In The World But Not of the World
All human beings seek happiness. But, under the influence of ignorance, avidya, they seek for it in the external world of the senses. They enjoy a little bit, then lose it, and crave for more, while the real bliss, the permanent joy, a million times more blissful than the short-lived joys of the sensory world, is right there in the centre of their being. In the hearts of all human beings is the Atman, the reservoir for universal bliss and being.
Kabirdas illustrated this tragedy of man very well with the analogy of the musk-deer, which catches the odour of musk when the wind blows and searches for the source in the thorny bushes until its snout begins to bleed, not realizing that the musk is right there in a pouch under its own tail.
All that may be true, but you say that you can’t live in the world and yet be unattached. Your mother, our father, your wife, your children all care for you. They are so attached to you, how can you then remain unattached? What is overlooked here is that nobody cares that much for anybody else unless the link is spiritual, like that of a true master and true disciple. No one, for instance, would like to take your place and go instead of you when death strikes. This is the ultimate test.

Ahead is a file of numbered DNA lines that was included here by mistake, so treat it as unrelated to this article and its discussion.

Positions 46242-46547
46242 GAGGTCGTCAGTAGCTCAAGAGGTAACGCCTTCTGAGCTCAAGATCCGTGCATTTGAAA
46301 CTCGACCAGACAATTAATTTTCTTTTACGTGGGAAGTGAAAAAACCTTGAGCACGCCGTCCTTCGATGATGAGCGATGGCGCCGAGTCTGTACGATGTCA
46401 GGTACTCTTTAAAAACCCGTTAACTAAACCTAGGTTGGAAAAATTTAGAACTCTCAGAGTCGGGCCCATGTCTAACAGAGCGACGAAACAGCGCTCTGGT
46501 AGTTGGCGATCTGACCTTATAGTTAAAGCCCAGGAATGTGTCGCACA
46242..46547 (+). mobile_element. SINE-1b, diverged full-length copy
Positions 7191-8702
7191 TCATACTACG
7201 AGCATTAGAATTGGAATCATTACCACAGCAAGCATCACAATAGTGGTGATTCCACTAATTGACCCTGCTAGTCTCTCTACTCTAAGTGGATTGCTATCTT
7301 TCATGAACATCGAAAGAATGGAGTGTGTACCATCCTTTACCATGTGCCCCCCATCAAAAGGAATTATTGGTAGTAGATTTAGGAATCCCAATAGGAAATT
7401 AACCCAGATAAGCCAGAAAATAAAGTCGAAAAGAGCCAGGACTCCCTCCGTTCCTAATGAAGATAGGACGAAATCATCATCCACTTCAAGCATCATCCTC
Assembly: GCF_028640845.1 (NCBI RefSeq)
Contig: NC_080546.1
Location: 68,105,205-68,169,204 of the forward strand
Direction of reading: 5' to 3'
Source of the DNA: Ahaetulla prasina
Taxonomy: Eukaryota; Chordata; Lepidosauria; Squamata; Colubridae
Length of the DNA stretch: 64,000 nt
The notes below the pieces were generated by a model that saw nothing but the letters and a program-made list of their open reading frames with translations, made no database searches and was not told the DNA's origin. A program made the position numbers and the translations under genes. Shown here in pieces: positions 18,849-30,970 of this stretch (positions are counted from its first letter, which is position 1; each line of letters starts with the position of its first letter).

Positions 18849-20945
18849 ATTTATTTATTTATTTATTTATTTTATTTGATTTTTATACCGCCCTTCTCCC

This does not mean that one should run away from the world and climb mountains or live in a forest, or become a sannyasin. Sannyasa, certainly, is a great stage of life, and some say even he greatest. True, can everyone become a sannyasin? How many true sannyasins can you find these days? Are all people who wear ochre robes sannyasins? Many wear the robe as a means of earning a living. Many become sannyasins on the spur of the moment, and regret their rashness throughout their lives. They don’t have the courage to give it up, throw out their hypocrisy. There are others who merely wear the robe and live a more sensuous life than even the ordinary householder. Rarely do we find a true sannyasin, a diamond in the dung-heap.